[Nasional-e] Re: [Nasional] An Islamic Reformation By THOMAS L. FRIEDMAN - NYT 4
Thu Dec 5 05:12:07 2002
> Op Ed New York Times
> December 4, 2002
> An Islamic Reformation
> By THOMAS L. FRIEDMAN
> What's going on in Iran today is, without question, the most promising trend in
> the Muslim world. It is a combination of Martin Luther and Tiananmen Square —
> a drive for an Islamic reformation combined with a spontaneous student-led
> democracy movement. This movement faces a formidable opponent in Iran's
> conservative clerical leadership. It can't
> provide a quick fix to what ails relations between Islam and the West today.
> There is none. But it is still hugely important, because it reflects a deepening
> understanding by many Iranian Muslims that to thrive in the modern era they, and
> other Muslims, need an Islam different from the lifeless, anti-modern,
> anti-Western fundamentalism being imposed in Iran and propagated by the Saudi
> Wahhabi clerics. This understanding is the necessary condition for preventing
> the brewing crisis between Islam and the West — which was triggered by 9/11
> — from turning into a war of civilizations.
> To put it another way, what's going on in Iran today is precisely the war of
> ideas within Islam that is the most important war of all. We can kill Osama bin
> Laden and all his acolytes, but others will spring up in their place. The only
> ones who can delegitimize and root out these forces in any sustained way are
> Muslim societies themselves. And that will happen only when more Muslim
> societies undergo, from within, their own struggle for democracy and religious
> reform. Only the disenchanted citizens of the Soviet bloc could kill Marx; only
> Muslims fed up that their faith is being dominated by anti-modernists can kill
> bin Ladenism and its offshoots.
> This struggle in Iran is symbolized by one man, whose name you should know:
> Hashem Aghajari, a former Islamic revolutionary and now a college professor, who
> was arrested Nov. 6 and sentenced to death by the Iranian hard-liners —
> triggering a student uprising — after giving a speech on the need to
> rejuvenate Islam with an "Islamic Protestantism."
> Mr. Aghajari's speech was delivered on the 25th anniversary of the death of Ali
> Shariati, one of the Iranian revolution's most progressive thinkers. In the
> speech — translated by the invaluable MEMRI service — he often cited Mr.
> Shariati as his inspiration. He began by noting that just as "the Protestant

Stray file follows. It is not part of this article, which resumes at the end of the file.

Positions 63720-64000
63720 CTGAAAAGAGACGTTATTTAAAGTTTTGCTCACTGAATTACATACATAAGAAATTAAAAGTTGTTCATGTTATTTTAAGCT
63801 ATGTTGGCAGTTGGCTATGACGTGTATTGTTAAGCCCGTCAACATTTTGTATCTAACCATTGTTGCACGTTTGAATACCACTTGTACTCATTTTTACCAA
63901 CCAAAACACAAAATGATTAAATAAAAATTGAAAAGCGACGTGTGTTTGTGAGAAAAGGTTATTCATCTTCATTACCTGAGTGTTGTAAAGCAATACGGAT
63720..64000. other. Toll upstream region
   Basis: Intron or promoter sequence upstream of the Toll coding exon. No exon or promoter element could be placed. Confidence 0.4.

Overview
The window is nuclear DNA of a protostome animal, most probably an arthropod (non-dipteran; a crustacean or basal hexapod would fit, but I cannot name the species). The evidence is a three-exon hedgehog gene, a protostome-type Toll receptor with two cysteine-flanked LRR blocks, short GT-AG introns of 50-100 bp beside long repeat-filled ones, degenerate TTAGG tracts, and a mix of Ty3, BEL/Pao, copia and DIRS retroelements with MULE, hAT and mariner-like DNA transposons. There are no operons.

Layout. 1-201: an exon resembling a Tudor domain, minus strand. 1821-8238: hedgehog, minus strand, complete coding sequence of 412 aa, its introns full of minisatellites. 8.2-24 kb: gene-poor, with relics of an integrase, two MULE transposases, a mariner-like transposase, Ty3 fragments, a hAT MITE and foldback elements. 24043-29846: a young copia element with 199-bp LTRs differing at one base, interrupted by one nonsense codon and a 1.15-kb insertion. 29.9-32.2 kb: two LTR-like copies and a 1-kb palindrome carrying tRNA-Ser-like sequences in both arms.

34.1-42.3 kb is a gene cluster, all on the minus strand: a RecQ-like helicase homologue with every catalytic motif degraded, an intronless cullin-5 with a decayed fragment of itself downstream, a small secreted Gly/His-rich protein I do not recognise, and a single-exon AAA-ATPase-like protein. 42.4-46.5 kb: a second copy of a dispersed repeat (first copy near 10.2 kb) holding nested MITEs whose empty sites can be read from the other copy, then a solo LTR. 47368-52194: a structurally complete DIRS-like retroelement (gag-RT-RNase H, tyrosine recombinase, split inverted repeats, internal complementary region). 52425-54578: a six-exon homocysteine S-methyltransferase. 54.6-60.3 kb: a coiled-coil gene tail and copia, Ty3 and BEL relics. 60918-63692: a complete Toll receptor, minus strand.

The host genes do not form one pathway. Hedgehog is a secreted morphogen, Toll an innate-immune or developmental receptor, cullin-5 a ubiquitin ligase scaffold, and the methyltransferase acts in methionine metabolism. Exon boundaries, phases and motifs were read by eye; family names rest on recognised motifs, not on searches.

> movement wanted to rescue Christianity from the clergy and the church
> hierarchy," so Muslims must do something similar today. The Muslim clergymen who
> have come to dominate their faith, he said, were never meant to have a monopoly
> on religious thinking or be allowed to ban any new interpretations in
> light of modernity.
> "Just as people at the dawn of Islam conversed with the Prophet, we have the
> right to do this today," he said. "Just as they interpreted what was conveyed
> [to them] at historical junctures, we must do the same. We cannot say: `Because
> this is the past we must accept it without question.' . . .
> This is not logical. For years, young people were afraid to open a Koran. They
> said, `We must go ask the mullahs what the Koran says.' Then came Shariati, and
> he told the young people that those ideas were bankrupt. [He said] you could
> understand the Koran using your own methods. . . . The religious leaders taught
> that if you understand the Koran on your own, you have committed a crime. They
> feared that their racket would cease to exist if young people learned [the
> Koran] on their own."
> He continued: "We need a religion that respects the rights of all — a
> progressive religion, rather than a traditional religion that tramples the
> people. . . . One must be a good person, a pure person. We must not say that if
> you are not with us we can do whatever we want to you. By behaving as we do, we
> are trampling our own religious principles."
> Mr. Aghajari concluded: "Today, more than ever, we need the `Islamic humanism'
> and `Islamic Protestantism' that Shariati advocated. While [Iran's clerical
> leaders] apparently do not recognize human rights, this principle has been
> recognized by our Constitution. . . . The [Iranian regime] divides people into
> insiders and outsiders. They can do whatever they want to the outsiders. They
> can go to their homes, steal their property, slander them, terrorize them and
> kill them because they were outsiders. Is this Islamic logic? When there is no
> respect for human beings?"
> Mr. Aghajari refused to appeal his death sentence, saying his whole conviction
> was a farce. But on Monday his lawyer appealed on his own. Mr. Aghajari's fate
> now hangs in the balance. Watch this story. It's the most important trial in the
> world today.